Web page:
Recent history has seen examples of inspired leadership in the lives of people like Mahatma Gandhi, Nelson Mandela, and Martin Luther King, Jr. who is remember on the third Monday every January in the United States. Each of these leaders had to face enormous challenges in a struggle against institutionalized injustice. In their own way, each of them used innovative expressions of the same vision: One Family under God. As expressed in America’s founding Declaration, that “All men are created equal, and endowed by their Creator with certain inalienable rights,” these dreamers overcame what was seen as the impossible in order to bring reconciliation and forgiveness to a society plagued with divisive doctrines.
Here are quotes from Dr. Martin Luther King, Jr. that remain just as relevant today as they did half a century ago to inspire you in 2020.
“All labor that uplifts humanity has dignity and importance and should be undertaken with painstaking excellence.”
“An individual has not started living until he can rise above the narrow confines of his individualistic concerns to the broader concerns of all humanity.”
“He who is devoid of the power to forgive is devoid of the power to love.”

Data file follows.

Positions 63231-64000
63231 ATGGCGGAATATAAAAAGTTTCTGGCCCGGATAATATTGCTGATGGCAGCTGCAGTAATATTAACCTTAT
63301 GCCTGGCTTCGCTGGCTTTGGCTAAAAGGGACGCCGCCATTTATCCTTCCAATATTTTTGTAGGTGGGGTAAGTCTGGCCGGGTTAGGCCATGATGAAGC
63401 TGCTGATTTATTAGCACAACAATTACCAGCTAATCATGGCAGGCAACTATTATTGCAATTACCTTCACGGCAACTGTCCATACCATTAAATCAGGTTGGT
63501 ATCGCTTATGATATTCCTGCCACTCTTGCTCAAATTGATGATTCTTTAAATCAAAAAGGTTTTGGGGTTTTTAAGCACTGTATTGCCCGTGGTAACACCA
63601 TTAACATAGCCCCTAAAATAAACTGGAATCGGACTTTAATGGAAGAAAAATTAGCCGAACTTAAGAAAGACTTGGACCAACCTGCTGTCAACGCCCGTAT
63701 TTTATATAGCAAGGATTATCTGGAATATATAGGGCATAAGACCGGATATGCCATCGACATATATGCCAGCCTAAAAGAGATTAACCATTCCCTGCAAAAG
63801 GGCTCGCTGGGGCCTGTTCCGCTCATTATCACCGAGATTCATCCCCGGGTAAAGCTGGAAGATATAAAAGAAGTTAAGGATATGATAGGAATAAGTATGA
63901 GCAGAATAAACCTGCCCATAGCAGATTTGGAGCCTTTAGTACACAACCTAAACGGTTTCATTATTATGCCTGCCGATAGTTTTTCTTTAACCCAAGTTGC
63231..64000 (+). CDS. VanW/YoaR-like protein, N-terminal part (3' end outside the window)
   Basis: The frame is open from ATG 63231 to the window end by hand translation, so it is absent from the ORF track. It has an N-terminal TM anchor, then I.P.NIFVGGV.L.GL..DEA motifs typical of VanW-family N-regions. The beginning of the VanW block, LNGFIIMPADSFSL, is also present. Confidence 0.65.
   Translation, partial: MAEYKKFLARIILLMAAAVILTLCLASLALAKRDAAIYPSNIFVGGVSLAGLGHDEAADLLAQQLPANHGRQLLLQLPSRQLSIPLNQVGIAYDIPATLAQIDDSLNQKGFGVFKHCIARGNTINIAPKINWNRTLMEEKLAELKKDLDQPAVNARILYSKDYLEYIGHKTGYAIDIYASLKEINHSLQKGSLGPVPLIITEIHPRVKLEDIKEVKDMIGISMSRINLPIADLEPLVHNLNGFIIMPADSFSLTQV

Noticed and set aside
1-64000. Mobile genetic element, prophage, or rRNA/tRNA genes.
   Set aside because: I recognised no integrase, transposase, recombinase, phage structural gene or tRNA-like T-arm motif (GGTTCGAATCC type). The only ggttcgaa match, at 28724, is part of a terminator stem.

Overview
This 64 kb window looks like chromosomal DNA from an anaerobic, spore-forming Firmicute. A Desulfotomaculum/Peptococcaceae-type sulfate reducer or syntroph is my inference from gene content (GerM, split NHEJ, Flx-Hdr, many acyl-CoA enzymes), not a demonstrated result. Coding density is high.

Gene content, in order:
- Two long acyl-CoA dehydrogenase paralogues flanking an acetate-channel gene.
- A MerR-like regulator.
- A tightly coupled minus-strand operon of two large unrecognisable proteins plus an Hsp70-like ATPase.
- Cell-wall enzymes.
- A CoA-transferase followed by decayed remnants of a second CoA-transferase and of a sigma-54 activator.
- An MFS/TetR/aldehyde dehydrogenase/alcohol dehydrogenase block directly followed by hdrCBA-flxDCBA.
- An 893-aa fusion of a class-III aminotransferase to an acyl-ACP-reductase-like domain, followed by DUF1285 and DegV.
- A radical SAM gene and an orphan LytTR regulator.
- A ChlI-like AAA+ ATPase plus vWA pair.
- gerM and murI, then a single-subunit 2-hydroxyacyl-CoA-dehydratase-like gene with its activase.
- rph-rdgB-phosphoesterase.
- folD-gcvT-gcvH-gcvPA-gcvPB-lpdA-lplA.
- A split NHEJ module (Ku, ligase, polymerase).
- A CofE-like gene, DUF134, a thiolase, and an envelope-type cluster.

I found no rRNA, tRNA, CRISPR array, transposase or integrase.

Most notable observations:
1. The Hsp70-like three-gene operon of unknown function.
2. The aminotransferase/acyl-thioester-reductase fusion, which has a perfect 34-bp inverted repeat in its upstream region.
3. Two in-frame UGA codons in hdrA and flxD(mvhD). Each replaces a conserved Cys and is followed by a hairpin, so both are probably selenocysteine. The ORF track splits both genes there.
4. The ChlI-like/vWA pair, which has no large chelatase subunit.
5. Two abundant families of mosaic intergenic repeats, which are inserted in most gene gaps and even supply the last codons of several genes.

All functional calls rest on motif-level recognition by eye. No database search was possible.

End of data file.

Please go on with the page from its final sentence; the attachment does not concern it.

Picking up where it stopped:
“It is not enough to say we must not wage war. It is necessary to love peace and sacrifice for it.”
“Everybody can be great … because anybody can serve. You don’t have to have a college degree to serve. You don’t have to make your subject and verb agree to serve. You only need a heart full of grace. A soul generated by love.”
“The ultimate measure of a man is not where he stands in moments of comfort and convenience, but where he stands at times of challenge and controversy.”
“Life’s most persistent and urgent question is, ‘What are you doing for others?’”
“We must learn to live together as brothers or perish together as fools.”
“Returning hate for hate multiplies hate, adding deeper darkness to a night already devoid of stars. Darkness cannot drive out darkness; only light can do that. Hate cannot drive out hate; only love can do that.”
“Courage is an inner resolution to go forward despite obstacles; Cowardice is submissive surrender to circumstances. Courage breeds creativity; Cowardice represses fear and is mastered by it. Cowardice asks the question, is it safe? Expediency asks the question, is it politic? Vanity asks the question, is it popular? But conscience ask the question, is it right? And there comes a time when we must take a position that is neither safe, nor politic, nor popular, but one must take it because it is right.”